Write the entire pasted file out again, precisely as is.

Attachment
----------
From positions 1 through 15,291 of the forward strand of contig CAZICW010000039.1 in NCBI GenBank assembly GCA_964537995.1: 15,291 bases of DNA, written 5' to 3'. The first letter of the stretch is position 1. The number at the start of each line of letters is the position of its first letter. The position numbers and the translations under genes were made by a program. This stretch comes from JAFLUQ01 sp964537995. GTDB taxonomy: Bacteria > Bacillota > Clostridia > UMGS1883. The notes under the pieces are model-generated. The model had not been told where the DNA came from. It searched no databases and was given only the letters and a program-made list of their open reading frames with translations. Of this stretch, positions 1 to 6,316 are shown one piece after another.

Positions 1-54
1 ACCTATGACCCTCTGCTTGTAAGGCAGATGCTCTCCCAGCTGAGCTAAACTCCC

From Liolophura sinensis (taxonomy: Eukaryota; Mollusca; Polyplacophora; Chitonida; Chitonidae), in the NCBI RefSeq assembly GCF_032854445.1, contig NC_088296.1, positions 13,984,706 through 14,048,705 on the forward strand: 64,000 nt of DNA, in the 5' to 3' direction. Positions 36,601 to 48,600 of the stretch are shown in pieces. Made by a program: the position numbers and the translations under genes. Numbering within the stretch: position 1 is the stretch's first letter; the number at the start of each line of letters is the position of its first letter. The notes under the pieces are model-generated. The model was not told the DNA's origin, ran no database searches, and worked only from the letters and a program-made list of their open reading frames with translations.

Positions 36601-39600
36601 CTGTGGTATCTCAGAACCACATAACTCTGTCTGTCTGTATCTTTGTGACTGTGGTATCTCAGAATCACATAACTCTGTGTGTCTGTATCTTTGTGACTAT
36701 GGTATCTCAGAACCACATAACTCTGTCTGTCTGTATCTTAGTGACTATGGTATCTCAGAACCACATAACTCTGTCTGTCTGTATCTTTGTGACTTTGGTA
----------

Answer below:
From positions 1 through 15,291 of the forward strand of contig CAZICW010000039.1 in NCBI GenBank assembly GCA_964537995.1: 15,291 bases of DNA, written 5' to 3'. The first letter of the stretch is position 1. The number at the start of each line of letters is the position of its first letter. The position numbers and the translations under genes were made by a program. This stretch comes from JAFLUQ01 sp964537995. GTDB taxonomy: Bacteria > Bacillota > Clostridia > UMGS1883. The notes under the pieces are model-generated. The model had not been told where the DNA came from. It searched no databases and was given only the letters and a program-made list of their open reading frames with translations. Of this stretch, positions 1 to 6,316 are shown one piece after another.

Positions 1-54
1 ACCTATGACCCTCTGCTTGTAAGGCAGATGCTCTCCCAGCTGAGCTAAACTCCC

From Liolophura sinensis (taxonomy: Eukaryota; Mollusca; Polyplacophora; Chitonida; Chitonidae), in the NCBI RefSeq assembly GCF_032854445.1, contig NC_088296.1, positions 13,984,706 through 14,048,705 on the forward strand: 64,000 nt of DNA, in the 5' to 3' direction. Positions 36,601 to 48,600 of the stretch are shown in pieces. Made by a program: the position numbers and the translations under genes. Numbering within the stretch: position 1 is the stretch's first letter; the number at the start of each line of letters is the position of its first letter. The notes under the pieces are model-generated. The model was not told the DNA's origin, ran no database searches, and worked only from the letters and a program-made list of their open reading frames with translations.

Positions 36601-39600
36601 CTGTGGTATCTCAGAACCACATAACTCTGTCTGTCTGTATCTTTGTGACTGTGGTATCTCAGAATCACATAACTCTGTGTGTCTGTATCTTTGTGACTAT
36701 GGTATCTCAGAACCACATAACTCTGTCTGTCTGTATCTTAGTGACTATGGTATCTCAGAACCACATAACTCTGTCTGTCTGTATCTTTGTGACTTTGGTA